The central kitchen in California's Oakdale Joint Unified School District typically serves about 1,500 students daily, but during the coronavirus pandemic and a shift to remote instruction, school nutrition professionals are serving about 150 meals each day. Angie Cazares, the district's director of nutritional services, says the staff is focused on expanding access to nutritional food for students while making sure not to produce excess food waste.
From minimizing or eliminating sugary beverages to culinary strategies that keep select pasta dishes, dessert treats and more on menus, the Carbohydrate Flip sets a challenge to menu designers to embrace both health and deliciousness. Watch the session.
• Sarah Schutzberger, RD, CSO (director of health and sustainability programs, strategic initiatives group, CIA)
• Greg Drescher (vice president, strategic initiatives and industry leadership, CIA)
• David Jenkins, PhD (professor, Departments of Nutritional Sciences and Medicine, University of Toronto)
• Nanna Meyer, PhD, RD (associate professor of human physiology and nutrition, University of Colorado, Colorado Springs; founder, Grain School Project)
This discussion will build on the presentations about the science behind current guidance to reduce red meat consumption in the first general session, and will provide an opportunity for questions and further dialogue to help clarify areas of remaining confusion or uncertainty. Watch the session.
• Sandee LaMotte (medical producer, CNN)
• Walter Willett, MD, DrPH (professor and past chairman, Department of Nutrition, Harvard T.H. Chan School of Public Health; chair, Menus of Change Scientific & Technical Advisory Council; co-chair, EAT-Lancet Commission)
• David Katz, MD, MPH (founding director, Yale University Prevention Research Center; founder, True Health Initiative)
• Christopher Gardner, PhD (professor of medicine, Stanford University; director, nutrition studies, Stanford Prevention Research Center)
CIA faculty members will showcase several strategies inspired by the MOC principles being implemented on the Hyde Park campus, including a new Farm to Table: Hudson Valley concentration and a new MOC production kitchen that serves delicious plant-forward food, while also focusing on combatting food waste. Watch the session.
• Allison Righter, MSPH, RDN (assistant professor, School of Culinary Science and Nutrition, CIA)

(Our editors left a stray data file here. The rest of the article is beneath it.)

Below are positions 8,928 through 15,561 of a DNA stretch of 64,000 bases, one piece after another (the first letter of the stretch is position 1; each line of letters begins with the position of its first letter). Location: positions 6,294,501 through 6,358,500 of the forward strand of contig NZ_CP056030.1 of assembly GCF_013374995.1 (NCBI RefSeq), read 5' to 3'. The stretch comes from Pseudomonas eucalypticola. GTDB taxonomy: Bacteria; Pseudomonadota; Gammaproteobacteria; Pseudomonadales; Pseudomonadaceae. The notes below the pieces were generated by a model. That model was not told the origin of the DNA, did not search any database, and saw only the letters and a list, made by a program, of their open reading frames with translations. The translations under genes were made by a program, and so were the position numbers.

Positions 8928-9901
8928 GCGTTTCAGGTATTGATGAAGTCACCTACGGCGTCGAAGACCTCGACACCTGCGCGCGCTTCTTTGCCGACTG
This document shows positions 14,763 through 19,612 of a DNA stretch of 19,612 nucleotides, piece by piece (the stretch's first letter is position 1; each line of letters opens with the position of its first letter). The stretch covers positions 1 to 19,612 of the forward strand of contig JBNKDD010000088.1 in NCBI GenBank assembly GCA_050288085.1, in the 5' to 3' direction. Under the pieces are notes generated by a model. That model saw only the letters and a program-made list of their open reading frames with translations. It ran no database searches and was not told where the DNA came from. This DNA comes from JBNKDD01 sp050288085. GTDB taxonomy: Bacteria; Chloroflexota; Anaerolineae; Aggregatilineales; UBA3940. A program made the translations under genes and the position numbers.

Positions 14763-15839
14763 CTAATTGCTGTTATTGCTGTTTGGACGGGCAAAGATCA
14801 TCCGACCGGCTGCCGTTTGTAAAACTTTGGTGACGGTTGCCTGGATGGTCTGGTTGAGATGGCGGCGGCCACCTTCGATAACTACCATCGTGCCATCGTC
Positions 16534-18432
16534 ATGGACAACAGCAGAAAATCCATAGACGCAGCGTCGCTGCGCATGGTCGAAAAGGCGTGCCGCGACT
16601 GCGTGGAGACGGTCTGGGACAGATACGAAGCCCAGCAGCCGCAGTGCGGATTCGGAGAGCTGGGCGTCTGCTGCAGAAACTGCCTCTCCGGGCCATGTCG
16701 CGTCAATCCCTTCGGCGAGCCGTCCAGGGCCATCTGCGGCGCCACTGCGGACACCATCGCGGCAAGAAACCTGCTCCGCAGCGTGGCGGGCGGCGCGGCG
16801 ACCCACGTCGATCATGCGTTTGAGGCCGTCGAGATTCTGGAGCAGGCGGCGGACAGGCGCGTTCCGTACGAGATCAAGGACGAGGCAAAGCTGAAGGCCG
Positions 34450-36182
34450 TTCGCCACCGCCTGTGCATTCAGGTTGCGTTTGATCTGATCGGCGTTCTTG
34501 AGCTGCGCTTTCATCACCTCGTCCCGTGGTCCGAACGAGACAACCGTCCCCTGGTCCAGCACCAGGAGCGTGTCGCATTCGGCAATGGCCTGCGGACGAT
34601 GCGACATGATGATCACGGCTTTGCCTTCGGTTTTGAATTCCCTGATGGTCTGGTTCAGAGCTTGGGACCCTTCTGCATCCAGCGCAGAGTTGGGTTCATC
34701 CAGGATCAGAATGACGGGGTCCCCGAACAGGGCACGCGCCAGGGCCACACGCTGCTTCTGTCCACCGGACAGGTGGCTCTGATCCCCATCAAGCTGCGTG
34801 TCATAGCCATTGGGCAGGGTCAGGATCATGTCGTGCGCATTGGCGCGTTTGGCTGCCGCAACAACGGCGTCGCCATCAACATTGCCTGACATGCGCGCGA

• Taylor Reid, PhD (assistant professor, School of Liberal Arts and Food Studies, CIA)
• Leatrice Wilson (candidate, Bachelor of Professional Studies, Culinary Science and Applied Food Studies, CIA)
Explore ways to increase flavors in a healthy, meaningful way by exploring the correlation between umami and kokumi in plant-forward dishes. Join Chef Josh Diekman CEC, CCA from Land O' Lakes as he demonstrates plant-forward concepts that advance flavors. Watch the session.
• Josh Diekman, CEC, CCA (executive chef, Land O'Lakes)
Chicken soup has become strongly connected with healing both the body and soul in the US, but it's far from the only soup with nourishing properties, writes Cathy Erway. A spicy peanut soup called nkat nkwan is a staple of Ghanian cuisine, Korea has a tradition of seaweed soups and toasted seeds add comforting flavor to chef Jorge Cardenas' Mayan-inspired recados at Ix Restaurant in New York City.
Luby's CEO Christopher Pappas is considering making a bid to buy some assets of the company, whose namesake and Fuddruckers restaurants are slated for liquidation. Companies owned by Pappas and his brother, Harris Pappas, own several concepts including Pappadeaux Seafood Kitchen and Pappasito's Cantina.
The Melting Pot is creating Melting Pot Social, a concept that will meld features of fast-casual and full-service dining. In addition to the chain's familiar fondue offerings, the menu will include sandwiches, salads, flatbreads and other items designed for a speedier lunch, parent company Front Burner said in a statement.
Texas-based chicken chain Pollo Campero plans to open 250 new US units over the next five years, with a focus on five states in the Southeast, franchising director Sam Wong said. The chain grew sales during the pandemic using a digital platform that it rebuilt last year and by putting efforts into curbside pickup, drive-thru and delivery.
Curbside pickup had been a growing feature at some restaurant chains, including Applebee's and Outback Steakhouse, for nearly two decades. The feature has sprung up at eateries of all sizes around the country during the pandemic, and industry experts say it's likely to become a permanent fixture because it creates another channel to drive traffic and sales without the added fees associated with delivery.
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